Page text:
No registered or fully autonomous domestic human rights organizations existed. There were civil society groups that advocated for persons protected under human rights conventions, particularly women and the disabled. These groups were required to register with the Ministry of Social Development.

The government did not support international or domestic human rights organizations operating in the country, but it invited the UN special rapporteur on the rights to freedom of peaceful assembly and of association to visit the country. At the end of his September visit, he gave a press conference in which he highlighted “a pervasive culture of silence and fear.” The government did not respond publicly.

Government Human Rights Bodies: The NHRC, a government-funded commission made up of members from the public, private, and academic sectors, reported on human rights to the sultan via the State Council. It continued investigating 40 human rights complaints it received during the year. The NHRC also conducted prison visits and continued a community and school outreach program to discuss human rights with students.

In September the UN special rapporteur criticized the NHRC for its limited efforts and capacity to engage on human rights cases.

Section 6. Discrimination, Societal Abuses, and Trafficking in PersonsShare    

The law prohibits discrimination against citizens on the basis of gender, ethnic origin, race, language, religion, place of residence, and social class. The government selectively enforced prohibitions on most bases of discrimination but did not do so for discrimination against women.


Rape and Domestic Violence: The law criminalizes rape with penalties of up to 15 years in prison but does not criminalize spousal rape. The government generally enforced the law when individuals reported cases, but there were indications that many victims did not report rape because of cultural and societal factors. In 2012 the most recent year for which statistics were available, police charged 223 individuals with rape or attempted rape. Foreign nationals working as domestic employees occasionally reported that their sponsors or employees of labor recruitment agencies had raped them. According to diplomatic observers, police investigations resulted in few rape convictions.

The law does not specifically address domestic violence. Assault, battery, and aggravated assault carry a maximum sentence of three years in prison. Allegations of spousal abuse in civil courts handling family law cases reportedly were common. Victims of domestic violence may file a complaint with police, and reports suggested that police responded promptly and professionally. Domestic violence was more prominently discussed in the media than in past years.

Female Genital Mutilation/Cutting (FGM/C): The law does not explicitly ban female genital mutilation/cutting (FGM/C). The government, however, prohibits FGM/C in hospitals and clinics.

Sexual Harassment: The country does not have a law against sexual harassment. According to a 2010 Freedom House report on women’s rights in the Middle East, female employees are discouraged from reporting sexual harassment, not only for fear of losing their jobs but also because social pressures place the responsibility for “proper moral behavior” on them.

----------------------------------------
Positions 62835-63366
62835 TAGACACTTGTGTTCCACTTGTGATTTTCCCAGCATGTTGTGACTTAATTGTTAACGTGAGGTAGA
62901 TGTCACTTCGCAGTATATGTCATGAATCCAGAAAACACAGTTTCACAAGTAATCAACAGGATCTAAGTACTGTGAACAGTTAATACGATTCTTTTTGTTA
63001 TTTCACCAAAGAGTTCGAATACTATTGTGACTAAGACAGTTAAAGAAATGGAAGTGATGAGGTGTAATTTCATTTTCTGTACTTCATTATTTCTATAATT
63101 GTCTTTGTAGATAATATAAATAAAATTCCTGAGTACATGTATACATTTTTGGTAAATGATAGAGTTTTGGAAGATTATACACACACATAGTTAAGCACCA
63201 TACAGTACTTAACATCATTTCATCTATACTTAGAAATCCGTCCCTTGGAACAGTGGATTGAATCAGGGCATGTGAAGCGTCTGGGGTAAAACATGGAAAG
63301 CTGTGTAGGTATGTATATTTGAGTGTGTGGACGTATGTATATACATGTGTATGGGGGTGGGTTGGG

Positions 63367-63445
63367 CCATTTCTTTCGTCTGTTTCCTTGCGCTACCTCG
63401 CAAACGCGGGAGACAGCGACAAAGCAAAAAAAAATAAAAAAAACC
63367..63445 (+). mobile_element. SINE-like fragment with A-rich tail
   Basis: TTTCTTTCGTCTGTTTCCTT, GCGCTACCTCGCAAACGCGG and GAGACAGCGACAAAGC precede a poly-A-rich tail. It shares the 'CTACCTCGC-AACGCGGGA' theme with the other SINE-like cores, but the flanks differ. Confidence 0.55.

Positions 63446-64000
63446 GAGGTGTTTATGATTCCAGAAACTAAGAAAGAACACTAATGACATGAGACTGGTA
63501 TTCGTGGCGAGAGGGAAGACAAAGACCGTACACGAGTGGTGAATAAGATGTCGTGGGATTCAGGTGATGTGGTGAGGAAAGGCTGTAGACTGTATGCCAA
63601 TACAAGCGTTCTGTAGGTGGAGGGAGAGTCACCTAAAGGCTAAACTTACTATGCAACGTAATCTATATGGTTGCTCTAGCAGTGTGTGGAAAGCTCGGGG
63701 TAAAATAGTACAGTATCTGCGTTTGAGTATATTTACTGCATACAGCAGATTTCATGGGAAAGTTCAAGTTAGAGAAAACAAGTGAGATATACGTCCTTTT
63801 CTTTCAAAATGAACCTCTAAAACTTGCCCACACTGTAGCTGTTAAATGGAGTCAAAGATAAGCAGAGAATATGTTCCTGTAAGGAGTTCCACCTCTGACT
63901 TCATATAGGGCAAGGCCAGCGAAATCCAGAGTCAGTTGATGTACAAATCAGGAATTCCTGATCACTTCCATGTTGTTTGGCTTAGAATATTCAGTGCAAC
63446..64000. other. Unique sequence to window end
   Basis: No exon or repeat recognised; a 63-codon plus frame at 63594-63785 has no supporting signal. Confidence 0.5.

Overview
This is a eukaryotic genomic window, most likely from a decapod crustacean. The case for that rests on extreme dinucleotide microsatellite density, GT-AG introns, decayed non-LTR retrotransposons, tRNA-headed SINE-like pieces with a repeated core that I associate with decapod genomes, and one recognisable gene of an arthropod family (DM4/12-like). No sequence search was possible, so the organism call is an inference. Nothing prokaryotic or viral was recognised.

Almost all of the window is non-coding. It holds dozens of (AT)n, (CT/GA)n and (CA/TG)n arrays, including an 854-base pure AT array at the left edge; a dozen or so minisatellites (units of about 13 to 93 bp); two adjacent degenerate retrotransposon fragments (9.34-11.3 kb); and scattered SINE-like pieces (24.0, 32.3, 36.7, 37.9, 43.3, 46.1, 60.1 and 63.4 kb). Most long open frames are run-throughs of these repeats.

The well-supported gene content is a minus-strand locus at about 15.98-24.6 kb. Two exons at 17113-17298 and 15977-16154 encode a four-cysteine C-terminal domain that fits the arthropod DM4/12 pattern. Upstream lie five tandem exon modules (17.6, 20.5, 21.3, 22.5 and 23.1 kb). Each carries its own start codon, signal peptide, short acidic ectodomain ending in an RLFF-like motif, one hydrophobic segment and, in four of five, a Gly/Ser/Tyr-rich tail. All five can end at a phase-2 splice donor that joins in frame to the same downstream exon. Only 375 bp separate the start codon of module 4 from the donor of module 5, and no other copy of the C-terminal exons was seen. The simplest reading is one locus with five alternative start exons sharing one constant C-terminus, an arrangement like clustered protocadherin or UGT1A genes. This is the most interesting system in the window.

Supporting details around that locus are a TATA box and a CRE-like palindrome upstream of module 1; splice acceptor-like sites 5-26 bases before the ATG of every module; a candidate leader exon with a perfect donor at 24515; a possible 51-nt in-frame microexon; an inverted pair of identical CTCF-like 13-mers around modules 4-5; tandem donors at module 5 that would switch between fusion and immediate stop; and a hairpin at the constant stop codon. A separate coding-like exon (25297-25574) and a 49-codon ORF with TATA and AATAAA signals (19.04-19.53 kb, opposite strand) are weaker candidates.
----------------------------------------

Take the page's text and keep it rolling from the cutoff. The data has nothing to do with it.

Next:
Reproductive Rights: The government recognized the basic right of married couples to decide freely and responsibly the number, spacing, and timing of their children and to have the information and means to do so. Health clinics operated freely in disseminating information on family planning under the guidance of the ministry of health. There were no legal restrictions on the right to access contraceptives for unmarried individuals. The government provided free childbirth services to citizens within the framework of universal health care. Prenatal and postnatal care was readily available and used. Men and women received equal access to diagnosis and treatment for sexually transmitted infections, including HIV/AIDS; however, social taboos prevented individuals from seeking treatment.

Discrimination: The law prohibits gender-based discrimination against citizens. Economic studies conducted by the World Economic Forum from 2012, however, showed that women earned 75 percent less than men and that their unemployment rate was at least twice as high. Aspects of Islamic law and tradition, as interpreted in the country, discriminated against women, as did some social and legal institutions. In some personal status cases, such as divorce, a woman’s testimony is equal to half that of a man. The legal provision that allows men to divorce their wives with the signature of two witnesses is not accorded to women. The law favors male heirs in adjudicating inheritance. Women married to noncitizens may not transmit citizenship to their children and cannot sponsor their noncitizen husband’s presence in the country. In terms of marriage, a woman’s consent is not required to legalize a marriage. Men can marry a second wife without informing their first wife.

The law provides for transmission of citizenship at birth if the father is a citizen; if the mother is a citizen and the father is unknown; or if a child of unknown parents is found in the country. The law provides that an adult may become a citizen by applying for citizenship and subsequently residing legally in the country for 20 years or 10 years if married to a male citizen. During that time an applicant cannot reside more than one month of each year outside the country. A person seeking naturalization is expected first to give up any previous citizenship.